Mount Rushmore: Seattle Head Coaches/Managers

Yesterday:  Seattle Sports Announcers

It’s All Star Week in Major League Baseball, which means it’s pretty much a dead week in sports.  I’m not 12 years old, so the All Star Game doesn’t mean anything to me; I’m not 62 years old, so golf doesn’t mean anything to me.  But, a blogger’s job is never done!  Or, I dunno, maybe it’s been done ad nauseam.  Either way, I’ve got nothing timely to write about, and I’ve got nothing else better to do, so I’m doing this.

We’re celebrating some of the local Mount Rushmores in a series of posts this week, because that’s something people do, right?  Sports radio and the like; what’s your Mount Rushmore of Stand-Up Comedians?  Off the top of my head, I’d have to say Dave Attell, Chris Rock, Tig Notaro, and Dave Chappelle, but ask me another day and I might give you four completely different names.

Today, I’m going to delve into the head coaches and managers of the various local sports teams.

In spite of the fact that Seattle is far from Titletown, U.S.A., this was actually a pretty difficult exercise.  Ironically, because there were TOO MANY good coaches to choose from!  I’ll tell you right now, this one is bound to be my most controversial Mount Rushmore of the week, but IDGAF.  Come at me, broseph!

For starters, right or wrong, I’ve put OVERWHELMING emphasis on those head coaches who led their respective teams to championships.  I mean, it’s obscene, which is why I’m going to start this post with my Honorable Mentions, and I’m going to lead off those Honorable Mentions with probably the most glaring omission (but hear me out):  Lou Piniella.

Look, I love Sweet Lou as much as the next guy, and if I were simply ranking managers of the Seattle Mariners, he’s obviously at the top of the list.  And, while much of this isn’t his fault, I would argue he’s not entirely blameless for the fact that the Mariners only made it to the playoffs 4 times in his 10-year career.  And in those 4 years, they failed to get past the American League Championship Series (often never really making it much of a challenge).  Those teams were absolutely LOADED with talent!  Are you kidding me?  Not even a single World Series appearance in the bunch?  I know, the organizational management of those teams was severely lacking; they bungled a bunch of trades, mishandled two of our greatest players (Griffey and Randy) to the point that both wanted out of the organization, and refused to pony up the cash to keep the best player on the planet – Alex Rodriguez – when he became a free agent.  That having been said, I’ve never really had much respect for baseball managers; what do they do besides write a lineup and make bullpen decisions?  Manage player egos?  Ooo!  Big whup!  Head coaches in other sports do that too, and they do a lot of other stuff that has more of an impact.  Naw, I’m not buying baseball and I’m not buying Lou Piniella.  If Mount Rushmore had 5 people on it, I probably STILL wouldn’t have him on it!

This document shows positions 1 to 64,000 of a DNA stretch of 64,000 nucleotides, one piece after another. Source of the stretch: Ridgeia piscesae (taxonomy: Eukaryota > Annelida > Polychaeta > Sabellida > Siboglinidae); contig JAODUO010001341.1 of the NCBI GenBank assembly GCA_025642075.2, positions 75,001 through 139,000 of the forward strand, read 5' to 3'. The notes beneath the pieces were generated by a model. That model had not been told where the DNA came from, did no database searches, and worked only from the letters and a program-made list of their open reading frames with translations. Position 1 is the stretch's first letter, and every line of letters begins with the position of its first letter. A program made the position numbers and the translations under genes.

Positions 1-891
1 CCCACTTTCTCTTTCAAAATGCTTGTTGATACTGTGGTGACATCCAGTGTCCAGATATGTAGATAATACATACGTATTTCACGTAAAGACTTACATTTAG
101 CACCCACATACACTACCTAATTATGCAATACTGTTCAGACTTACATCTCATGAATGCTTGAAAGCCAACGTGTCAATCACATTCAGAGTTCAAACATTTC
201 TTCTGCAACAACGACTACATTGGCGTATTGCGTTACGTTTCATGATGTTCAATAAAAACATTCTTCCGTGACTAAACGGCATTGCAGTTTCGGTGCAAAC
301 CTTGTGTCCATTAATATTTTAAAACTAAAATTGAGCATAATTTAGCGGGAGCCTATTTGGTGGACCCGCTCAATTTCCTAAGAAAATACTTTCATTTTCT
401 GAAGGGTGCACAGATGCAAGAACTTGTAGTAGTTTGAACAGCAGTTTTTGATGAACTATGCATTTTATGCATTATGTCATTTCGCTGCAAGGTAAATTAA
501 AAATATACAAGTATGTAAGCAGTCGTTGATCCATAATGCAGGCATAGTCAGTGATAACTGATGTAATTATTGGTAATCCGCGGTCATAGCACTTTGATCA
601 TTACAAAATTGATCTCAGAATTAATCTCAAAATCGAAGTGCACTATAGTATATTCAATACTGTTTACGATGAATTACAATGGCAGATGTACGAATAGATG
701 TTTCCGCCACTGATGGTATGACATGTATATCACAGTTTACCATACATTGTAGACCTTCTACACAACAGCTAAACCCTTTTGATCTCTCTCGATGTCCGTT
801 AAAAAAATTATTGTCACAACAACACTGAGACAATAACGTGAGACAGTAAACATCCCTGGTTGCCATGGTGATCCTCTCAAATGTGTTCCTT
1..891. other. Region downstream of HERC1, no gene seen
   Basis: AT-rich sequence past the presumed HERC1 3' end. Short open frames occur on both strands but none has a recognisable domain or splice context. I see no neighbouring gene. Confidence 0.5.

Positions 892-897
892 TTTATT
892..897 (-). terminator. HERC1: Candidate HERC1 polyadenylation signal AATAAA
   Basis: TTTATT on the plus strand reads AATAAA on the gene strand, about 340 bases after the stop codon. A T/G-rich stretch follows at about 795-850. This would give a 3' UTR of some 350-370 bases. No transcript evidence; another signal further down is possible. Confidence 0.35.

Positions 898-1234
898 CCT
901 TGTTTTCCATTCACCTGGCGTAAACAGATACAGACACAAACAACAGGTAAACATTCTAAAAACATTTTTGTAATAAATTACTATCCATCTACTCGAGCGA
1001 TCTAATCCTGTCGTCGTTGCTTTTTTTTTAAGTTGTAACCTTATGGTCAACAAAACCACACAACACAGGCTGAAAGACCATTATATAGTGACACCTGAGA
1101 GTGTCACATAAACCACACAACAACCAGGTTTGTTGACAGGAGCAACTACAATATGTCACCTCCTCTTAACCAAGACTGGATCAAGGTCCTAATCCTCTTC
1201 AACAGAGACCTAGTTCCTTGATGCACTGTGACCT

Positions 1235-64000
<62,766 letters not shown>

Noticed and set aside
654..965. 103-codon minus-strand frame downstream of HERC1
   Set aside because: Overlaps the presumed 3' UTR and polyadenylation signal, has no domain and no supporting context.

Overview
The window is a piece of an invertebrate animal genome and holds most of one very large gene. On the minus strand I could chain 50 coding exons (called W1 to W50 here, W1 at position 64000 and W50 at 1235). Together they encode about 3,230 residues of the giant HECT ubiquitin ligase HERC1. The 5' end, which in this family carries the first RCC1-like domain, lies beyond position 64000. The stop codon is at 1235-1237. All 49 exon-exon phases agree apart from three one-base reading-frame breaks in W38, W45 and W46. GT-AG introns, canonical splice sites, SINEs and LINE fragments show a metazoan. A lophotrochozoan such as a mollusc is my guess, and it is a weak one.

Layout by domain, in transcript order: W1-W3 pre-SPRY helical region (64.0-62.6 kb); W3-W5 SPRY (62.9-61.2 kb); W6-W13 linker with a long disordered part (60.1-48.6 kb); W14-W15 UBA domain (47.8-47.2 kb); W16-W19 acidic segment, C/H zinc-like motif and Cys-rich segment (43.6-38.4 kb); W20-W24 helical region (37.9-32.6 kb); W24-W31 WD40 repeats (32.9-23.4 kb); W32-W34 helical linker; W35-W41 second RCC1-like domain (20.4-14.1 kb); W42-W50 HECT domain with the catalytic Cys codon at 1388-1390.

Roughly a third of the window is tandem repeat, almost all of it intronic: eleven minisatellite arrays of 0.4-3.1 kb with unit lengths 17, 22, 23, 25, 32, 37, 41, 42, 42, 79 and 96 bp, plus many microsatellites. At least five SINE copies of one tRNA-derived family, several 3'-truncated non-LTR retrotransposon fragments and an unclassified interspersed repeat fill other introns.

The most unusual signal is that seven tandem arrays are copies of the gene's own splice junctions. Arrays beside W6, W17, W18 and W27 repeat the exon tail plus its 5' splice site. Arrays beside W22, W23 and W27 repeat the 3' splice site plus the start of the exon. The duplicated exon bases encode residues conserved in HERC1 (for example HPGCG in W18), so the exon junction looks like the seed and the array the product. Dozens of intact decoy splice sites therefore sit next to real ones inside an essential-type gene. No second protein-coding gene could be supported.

Because that leads me to my next omission:  Mike Holmgren.

At least he took the Seahawks to a Super Bowl!  I would argue both he and Piniella have to be credited with changing the culture of losing for their respective Seattle-based teams, but they JUST didn’t quite get it done when it mattered most.  There were some extenuating circumstances with Super Bowl XL and the officiating that I won’t get into here, but alas, Holmgren just misses the cut.

Some other Honorable Mentions include, in no particular order:  Chuck Knox (very underrated as the leader of the Seahawks in the 80s); Nate McMillan (doing a lot with a little in a mis-managed Sonics organization, particularly in the Howard Schultz years); Gil Dobie, Enoch Bagshaw, Hec Edmundson, Tippy Dye, Marv Harshman, and some of those other old-timer Husky football and basketball coaches (who are obviously WAY before my time); Jim Lambright (who somehow held the Huskies together after sanctions and an acrimonious split with Don James); and Lorenzo Romar (whose ignominious end to his tenure should do nothing to tarnish what was a tremendous achievement for Husky basketball).

So, without further ado, I present my Mount Rushmore of Seattle-based head coaches.

At the top of the list was the easiest pick of them all:  Don James.

The Dawgfather.  Head coach of the University of Washington football team, from 1975-1992.  He’s the closest thing we had to a Bobby Bowden, Bear Bryant, Steve Spurrier, or Joe Paterno (without all the child rape).  He led the Huskies to a National Championship in 1991 and was poised to continue to do so for years to come if not for the Lack of Institutional Control scandal that ultimately led to him resigning in protest for the unfair sanctions on the team.  Also, not for nothing, but the Huskies were robbed of a second National Championship in 1984 (to a bum BYU team who played a cupcake of a schedule), but that’s another post for another time.

Don James was the G.O.A.T.  We can only hope and pray Chris Petersen someday ascends to that level.

Next on my list, I’ve gone with Pete Carroll.

Like I said, championships are a premium to me when it comes to my Mount Rushmore of Head Coaches, and Big Balls Pete has one, with another Super Bowl appearance to boot.  He’s 17 wins away from being the winningest Seahawks coach of all time, which should go down in 2 years, tops.  After a couple of 7-9 rebuilding seasons, he’s won no less than 11 games every year (including playoffs).  Overall, he has 4 division titles in 7 years, 6 playoff appearances in 7 years, at least 1 playoff victory every time they’ve made the post-season, and with John Schneider (who certainly belongs on the Mount Rushmore of local GMs) built one of the best rosters in the history of the NFL, in the 2013 Seahawks.  He could retire right now and I don’t think there will be another local head coach that will bump him off my Mount Rushmore in my lifetime.